NSA starts dismantling its massive phone tracking program after the senate fails to re-authorise it
Just hours after the United States Senate blocked the National Security Agency (NSA)’s program of bulk collection of U.S. telephone records it has started to dismantle the program that has been under criticism from pro privacy groups and freedom activists.
The US Senate had failed to reach any deal to reform or re-authorise the program after it expires on 31st May, 2015. Though the matter is still not resolved and the lawmakers vowed to revisit the issue.
The NSA’s phone tracking program is so massive that administration officials said they had to start the lengthy procedure of winding down the counter-terrorism program in anticipation of Congress failing to act.
“That process has begun,” an administration official said Saturday.
Taking Senate’s non approval for the phone tracking program seriously, the intelligence officials warned of a precipitous gap in data collected if the Senate does not approve the program or comes up with alternate plan before May 31.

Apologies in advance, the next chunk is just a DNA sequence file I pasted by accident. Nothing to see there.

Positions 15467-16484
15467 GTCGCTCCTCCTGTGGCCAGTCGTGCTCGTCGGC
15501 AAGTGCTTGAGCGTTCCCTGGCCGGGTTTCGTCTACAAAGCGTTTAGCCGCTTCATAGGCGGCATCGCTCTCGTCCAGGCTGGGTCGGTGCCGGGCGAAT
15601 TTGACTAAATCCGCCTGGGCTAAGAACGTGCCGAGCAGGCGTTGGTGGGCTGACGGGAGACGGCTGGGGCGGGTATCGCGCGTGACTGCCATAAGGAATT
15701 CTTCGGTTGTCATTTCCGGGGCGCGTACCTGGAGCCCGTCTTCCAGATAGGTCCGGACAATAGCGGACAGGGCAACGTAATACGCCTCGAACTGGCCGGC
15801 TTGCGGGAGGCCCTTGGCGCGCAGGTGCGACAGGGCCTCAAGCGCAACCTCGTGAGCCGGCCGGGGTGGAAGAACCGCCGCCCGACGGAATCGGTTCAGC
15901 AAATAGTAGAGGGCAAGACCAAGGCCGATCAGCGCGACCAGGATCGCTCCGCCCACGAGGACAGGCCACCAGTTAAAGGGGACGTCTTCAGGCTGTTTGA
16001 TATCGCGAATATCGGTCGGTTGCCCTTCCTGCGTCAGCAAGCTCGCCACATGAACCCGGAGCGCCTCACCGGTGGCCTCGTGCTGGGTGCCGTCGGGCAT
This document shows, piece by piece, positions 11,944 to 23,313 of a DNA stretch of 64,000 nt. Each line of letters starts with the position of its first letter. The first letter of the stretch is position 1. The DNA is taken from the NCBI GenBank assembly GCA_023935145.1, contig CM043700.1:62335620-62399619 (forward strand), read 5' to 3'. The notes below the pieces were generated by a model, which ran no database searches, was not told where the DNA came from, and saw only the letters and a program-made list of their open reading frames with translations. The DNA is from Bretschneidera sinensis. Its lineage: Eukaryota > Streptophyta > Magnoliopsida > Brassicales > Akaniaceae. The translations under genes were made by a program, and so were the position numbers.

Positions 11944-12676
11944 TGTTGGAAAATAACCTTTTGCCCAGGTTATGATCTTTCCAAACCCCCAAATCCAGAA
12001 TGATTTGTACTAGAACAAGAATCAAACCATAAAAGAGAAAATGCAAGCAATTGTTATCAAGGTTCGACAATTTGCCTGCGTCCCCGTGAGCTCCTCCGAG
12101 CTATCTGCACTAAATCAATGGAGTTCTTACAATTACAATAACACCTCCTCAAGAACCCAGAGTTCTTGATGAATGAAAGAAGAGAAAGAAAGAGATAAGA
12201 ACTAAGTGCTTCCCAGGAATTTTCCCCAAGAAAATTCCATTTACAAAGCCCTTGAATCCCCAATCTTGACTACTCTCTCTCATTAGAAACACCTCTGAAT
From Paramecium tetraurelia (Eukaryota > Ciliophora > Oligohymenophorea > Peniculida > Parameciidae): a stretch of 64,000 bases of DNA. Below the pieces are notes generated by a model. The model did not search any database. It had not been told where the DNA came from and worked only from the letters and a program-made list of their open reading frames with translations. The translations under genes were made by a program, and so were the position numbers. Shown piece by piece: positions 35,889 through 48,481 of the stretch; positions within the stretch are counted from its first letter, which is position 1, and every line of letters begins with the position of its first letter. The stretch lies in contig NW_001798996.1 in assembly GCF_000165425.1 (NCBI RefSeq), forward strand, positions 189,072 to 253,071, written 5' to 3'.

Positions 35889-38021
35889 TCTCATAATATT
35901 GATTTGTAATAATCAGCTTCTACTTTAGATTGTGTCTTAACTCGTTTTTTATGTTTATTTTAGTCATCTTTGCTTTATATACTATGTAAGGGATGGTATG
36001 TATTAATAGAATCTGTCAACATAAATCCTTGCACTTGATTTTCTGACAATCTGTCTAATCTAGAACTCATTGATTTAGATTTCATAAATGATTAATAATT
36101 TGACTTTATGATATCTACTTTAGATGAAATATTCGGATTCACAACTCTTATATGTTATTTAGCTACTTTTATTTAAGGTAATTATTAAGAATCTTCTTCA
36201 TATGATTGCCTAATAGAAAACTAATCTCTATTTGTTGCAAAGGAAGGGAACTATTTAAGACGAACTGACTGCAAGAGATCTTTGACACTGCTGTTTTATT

The NSA’s phone tracking program caught the public eye after ex-NSA contractor and whistleblower, Edward Snowden in leaked documents in June 2013 which showed that the US government through NSA, tracking and collecting phone data of millions of phone users including US citizens.
The data include the number dialed, duration, date and time for most telephone calls made by US citizens raising eyebrows even in the most conservative of Americans.
Opponents of the program, including presidential candidate Sen. Rand Paul (R-Ky.) and Sen. Ron Wyden (D-Ore.), said that they were concerned that the massive database could invite abuse by future administrations that want to find out how citizens are connected to one another, stifle dissent or crack down on political enemies.
“The Bill of Rights is worth losing sleep over,” Paul wrote on Twitter on Friday night after he sent the Senate into overdrive by running the clock on procedural steps. “Continuing to filibuster against NSA bulk surveillance.”